The Pathways to Literacy Are Entwined Around Us
By Jason D. DeHart
Literacy is a word that often gets attached to adjectives like computer, civics, digital, visual, full and more. Like love, it is perhaps an overused word. What does literacy mean for us, as teachers of adolescents?
Simply put, when I think of the term literacy, I think of navigation. This post will explore observed literacy practices from an educator who has been working in the classroom for a little over 15 years.
I want to make the case that literacy is not an elusive set of complex practices in pursuit of amorphous standards – far beyond the reach of some students – but instead a state of learning and being that can be achieved using a wide range of readily available media modalities.
Indeed, reading, writing, composing, scripting, producing, viewing, and more are all skill sets that are readily accessible by “kids these days,” a truth that in some ways can be a reassurance for those of us trying to get students connected to literacy each day.
“I Am Iron Man.”
While Batman was the popular character in media for me as a young reader, Robert Downey, Jr’s portrayal of Iron entered the fray for students in my first year of teaching. When I began my career in middle school, one quick take-away that I found by the end of that first year was that perspectives on popular stories had changed.
Space Jam and Independence Day were big news when I was a middle school student, but comics and their heroic characters were already becoming a central part of media. Marvel was already present in film through characters like the X-Men (2000) and Spider-Man (2002), but the Marvel Cinematic Universe was just budding.
Story upon story from the pulp comics became part of popular media, with interlocking tales, and links not only to the movies but television and YA books. While my adult self sometimes felt a little embarrassed to visit the magazine spinner racks of my youth, operating on the unspoken assumption that reading comics was a sign of arrested development in older readers, my students embraced comics narratives.
I recall seeing a middle school student who I knew to be a reluctant reader actively engaged with the novelization of the first Iron Man film, completing the journey from comic to movie to a softbound text of 250+ pages.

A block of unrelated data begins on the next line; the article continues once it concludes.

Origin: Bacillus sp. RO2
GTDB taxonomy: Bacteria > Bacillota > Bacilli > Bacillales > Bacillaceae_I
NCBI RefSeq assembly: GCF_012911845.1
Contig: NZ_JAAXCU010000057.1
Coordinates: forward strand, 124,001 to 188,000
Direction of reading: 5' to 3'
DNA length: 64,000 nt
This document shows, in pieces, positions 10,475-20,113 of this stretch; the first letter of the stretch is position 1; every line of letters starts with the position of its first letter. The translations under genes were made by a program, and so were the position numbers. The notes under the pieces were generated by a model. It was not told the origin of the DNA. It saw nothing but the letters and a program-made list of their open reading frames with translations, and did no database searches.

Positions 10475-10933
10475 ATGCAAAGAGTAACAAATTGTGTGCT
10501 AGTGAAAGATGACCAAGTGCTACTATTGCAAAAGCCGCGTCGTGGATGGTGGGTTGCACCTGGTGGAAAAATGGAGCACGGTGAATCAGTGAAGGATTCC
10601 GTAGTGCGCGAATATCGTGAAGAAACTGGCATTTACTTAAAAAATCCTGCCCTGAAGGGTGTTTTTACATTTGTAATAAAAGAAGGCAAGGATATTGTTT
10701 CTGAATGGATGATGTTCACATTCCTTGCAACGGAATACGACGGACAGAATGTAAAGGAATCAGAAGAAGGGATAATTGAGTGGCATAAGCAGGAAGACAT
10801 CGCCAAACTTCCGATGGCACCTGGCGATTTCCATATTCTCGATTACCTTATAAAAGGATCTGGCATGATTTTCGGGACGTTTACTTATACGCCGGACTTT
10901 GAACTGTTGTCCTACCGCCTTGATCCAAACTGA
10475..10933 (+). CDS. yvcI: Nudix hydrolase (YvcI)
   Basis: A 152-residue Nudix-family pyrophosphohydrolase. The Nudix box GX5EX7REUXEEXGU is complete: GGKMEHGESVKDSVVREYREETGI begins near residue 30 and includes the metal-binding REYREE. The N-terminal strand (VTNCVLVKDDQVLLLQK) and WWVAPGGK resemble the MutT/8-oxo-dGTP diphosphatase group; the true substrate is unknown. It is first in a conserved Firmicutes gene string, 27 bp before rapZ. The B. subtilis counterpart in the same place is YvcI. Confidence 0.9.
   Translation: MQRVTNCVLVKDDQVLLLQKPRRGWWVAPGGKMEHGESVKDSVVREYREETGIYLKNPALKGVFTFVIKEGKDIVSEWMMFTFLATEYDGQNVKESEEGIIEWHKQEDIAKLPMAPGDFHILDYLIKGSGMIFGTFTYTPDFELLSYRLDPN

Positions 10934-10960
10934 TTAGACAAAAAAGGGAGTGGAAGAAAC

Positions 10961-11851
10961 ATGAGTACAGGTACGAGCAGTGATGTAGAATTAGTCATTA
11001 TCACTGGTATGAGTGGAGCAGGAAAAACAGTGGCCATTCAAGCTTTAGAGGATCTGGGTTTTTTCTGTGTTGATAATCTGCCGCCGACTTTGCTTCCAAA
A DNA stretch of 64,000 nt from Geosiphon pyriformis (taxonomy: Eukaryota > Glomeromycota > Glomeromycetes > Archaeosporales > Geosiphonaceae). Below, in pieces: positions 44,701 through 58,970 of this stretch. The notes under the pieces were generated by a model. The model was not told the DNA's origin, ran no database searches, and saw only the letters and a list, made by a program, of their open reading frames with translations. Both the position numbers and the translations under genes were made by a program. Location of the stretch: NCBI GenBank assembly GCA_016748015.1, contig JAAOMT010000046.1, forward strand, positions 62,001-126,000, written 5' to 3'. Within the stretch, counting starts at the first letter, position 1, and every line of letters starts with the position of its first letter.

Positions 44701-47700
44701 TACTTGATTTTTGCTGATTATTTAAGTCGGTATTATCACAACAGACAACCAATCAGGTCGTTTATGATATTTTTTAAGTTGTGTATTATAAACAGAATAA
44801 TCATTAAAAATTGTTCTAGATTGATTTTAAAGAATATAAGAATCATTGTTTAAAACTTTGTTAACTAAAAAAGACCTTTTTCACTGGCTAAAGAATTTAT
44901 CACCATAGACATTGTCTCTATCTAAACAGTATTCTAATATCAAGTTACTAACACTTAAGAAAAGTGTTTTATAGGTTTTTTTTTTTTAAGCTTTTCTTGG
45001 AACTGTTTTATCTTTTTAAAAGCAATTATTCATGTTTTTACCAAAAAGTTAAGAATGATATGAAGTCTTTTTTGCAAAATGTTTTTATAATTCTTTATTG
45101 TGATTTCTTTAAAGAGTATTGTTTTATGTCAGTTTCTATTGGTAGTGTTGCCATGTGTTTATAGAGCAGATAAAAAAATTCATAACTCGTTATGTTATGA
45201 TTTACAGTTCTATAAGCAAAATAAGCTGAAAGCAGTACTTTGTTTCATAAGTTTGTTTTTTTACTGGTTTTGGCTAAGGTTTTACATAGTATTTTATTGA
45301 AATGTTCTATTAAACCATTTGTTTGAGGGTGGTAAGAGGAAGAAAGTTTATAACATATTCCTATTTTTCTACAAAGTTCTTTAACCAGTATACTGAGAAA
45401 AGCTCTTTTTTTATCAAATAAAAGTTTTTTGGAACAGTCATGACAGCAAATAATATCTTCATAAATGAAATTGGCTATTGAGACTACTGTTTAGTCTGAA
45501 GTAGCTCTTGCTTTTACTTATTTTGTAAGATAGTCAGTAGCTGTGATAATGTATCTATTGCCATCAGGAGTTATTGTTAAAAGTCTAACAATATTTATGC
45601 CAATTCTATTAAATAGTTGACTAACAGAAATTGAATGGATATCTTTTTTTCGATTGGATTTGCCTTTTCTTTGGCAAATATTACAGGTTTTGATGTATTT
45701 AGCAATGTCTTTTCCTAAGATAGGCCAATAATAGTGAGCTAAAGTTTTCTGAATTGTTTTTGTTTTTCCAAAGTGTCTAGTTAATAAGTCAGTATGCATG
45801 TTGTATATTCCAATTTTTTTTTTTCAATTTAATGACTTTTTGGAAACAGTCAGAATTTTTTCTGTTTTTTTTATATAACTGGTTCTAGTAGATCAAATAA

It was not long before I observed the occasional “graphic novel” appear in the school’s book fair, and by the end of my second year of teaching, my students were making comics with me (and on their own) as part of literacy practice.
Text to Text
For middle school students living and learning now, texts and ideas are arranged in quick succession. TikTok thrives on rapid feeds, and students have access to virtually any narrative with a few clicks on their cell phones. When my class has a puzzling question about a story or needs to investigate a topic, a plethora of resources are available. The trick is to approach these many texts critically through steps, sets of questions, and intentional noticing about authorship and messaging.
Texts are no longer isolated realities, with one segment of a story trickling in every year at a print publisher’s whim. Young adult fantasy, science fiction, horror and “literary” series are now often published in rapid succession. Video games become books; books become video games. Through these interlinked franchises students who discover engagement with one type of media can quickly encounter what Henry Jenkins called convergence culture as successful titles are reworked across various types of storytelling formats.